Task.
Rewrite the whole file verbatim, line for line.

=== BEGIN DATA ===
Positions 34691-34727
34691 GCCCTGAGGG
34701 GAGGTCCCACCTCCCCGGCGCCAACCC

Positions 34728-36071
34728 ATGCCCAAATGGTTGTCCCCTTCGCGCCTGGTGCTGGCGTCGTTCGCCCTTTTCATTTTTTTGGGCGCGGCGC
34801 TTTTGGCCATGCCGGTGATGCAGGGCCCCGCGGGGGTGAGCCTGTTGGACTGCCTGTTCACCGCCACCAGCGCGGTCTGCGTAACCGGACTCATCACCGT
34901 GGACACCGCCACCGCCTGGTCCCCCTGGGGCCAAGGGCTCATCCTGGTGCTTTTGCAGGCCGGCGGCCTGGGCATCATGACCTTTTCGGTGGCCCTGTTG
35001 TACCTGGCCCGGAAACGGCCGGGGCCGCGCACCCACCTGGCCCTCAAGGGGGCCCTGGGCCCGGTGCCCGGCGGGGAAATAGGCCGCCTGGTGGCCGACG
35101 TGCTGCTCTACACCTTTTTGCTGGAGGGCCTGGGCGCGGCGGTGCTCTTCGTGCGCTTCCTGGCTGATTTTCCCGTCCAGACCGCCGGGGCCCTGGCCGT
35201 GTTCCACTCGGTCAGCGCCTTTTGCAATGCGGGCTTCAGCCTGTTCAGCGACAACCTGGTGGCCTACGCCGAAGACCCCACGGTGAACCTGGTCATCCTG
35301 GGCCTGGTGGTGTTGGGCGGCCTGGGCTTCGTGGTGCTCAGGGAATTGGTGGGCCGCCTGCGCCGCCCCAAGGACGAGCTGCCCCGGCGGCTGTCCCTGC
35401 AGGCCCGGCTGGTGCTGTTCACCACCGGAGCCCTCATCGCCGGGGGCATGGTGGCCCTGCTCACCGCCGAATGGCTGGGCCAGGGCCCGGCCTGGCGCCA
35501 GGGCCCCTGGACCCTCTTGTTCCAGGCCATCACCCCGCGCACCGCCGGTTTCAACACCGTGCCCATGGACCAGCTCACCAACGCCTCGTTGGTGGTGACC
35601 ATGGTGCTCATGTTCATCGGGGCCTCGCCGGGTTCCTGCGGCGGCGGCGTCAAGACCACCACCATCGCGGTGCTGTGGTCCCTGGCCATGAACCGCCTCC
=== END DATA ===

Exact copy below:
Positions 34691-34727
34691 GCCCTGAGGG
34701 GAGGTCCCACCTCCCCGGCGCCAACCC

Positions 34728-36071
34728 ATGCCCAAATGGTTGTCCCCTTCGCGCCTGGTGCTGGCGTCGTTCGCCCTTTTCATTTTTTTGGGCGCGGCGC
34801 TTTTGGCCATGCCGGTGATGCAGGGCCCCGCGGGGGTGAGCCTGTTGGACTGCCTGTTCACCGCCACCAGCGCGGTCTGCGTAACCGGACTCATCACCGT
34901 GGACACCGCCACCGCCTGGTCCCCCTGGGGCCAAGGGCTCATCCTGGTGCTTTTGCAGGCCGGCGGCCTGGGCATCATGACCTTTTCGGTGGCCCTGTTG
35001 TACCTGGCCCGGAAACGGCCGGGGCCGCGCACCCACCTGGCCCTCAAGGGGGCCCTGGGCCCGGTGCCCGGCGGGGAAATAGGCCGCCTGGTGGCCGACG
35101 TGCTGCTCTACACCTTTTTGCTGGAGGGCCTGGGCGCGGCGGTGCTCTTCGTGCGCTTCCTGGCTGATTTTCCCGTCCAGACCGCCGGGGCCCTGGCCGT
35201 GTTCCACTCGGTCAGCGCCTTTTGCAATGCGGGCTTCAGCCTGTTCAGCGACAACCTGGTGGCCTACGCCGAAGACCCCACGGTGAACCTGGTCATCCTG
35301 GGCCTGGTGGTGTTGGGCGGCCTGGGCTTCGTGGTGCTCAGGGAATTGGTGGGCCGCCTGCGCCGCCCCAAGGACGAGCTGCCCCGGCGGCTGTCCCTGC
35401 AGGCCCGGCTGGTGCTGTTCACCACCGGAGCCCTCATCGCCGGGGGCATGGTGGCCCTGCTCACCGCCGAATGGCTGGGCCAGGGCCCGGCCTGGCGCCA
35501 GGGCCCCTGGACCCTCTTGTTCCAGGCCATCACCCCGCGCACCGCCGGTTTCAACACCGTGCCCATGGACCAGCTCACCAACGCCTCGTTGGTGGTGACC
35601 ATGGTGCTCATGTTCATCGGGGCCTCGCCGGGTTCCTGCGGCGGCGGCGTCAAGACCACCACCATCGCGGTGCTGTGGTCCCTGGCCATGAACCGCCTCC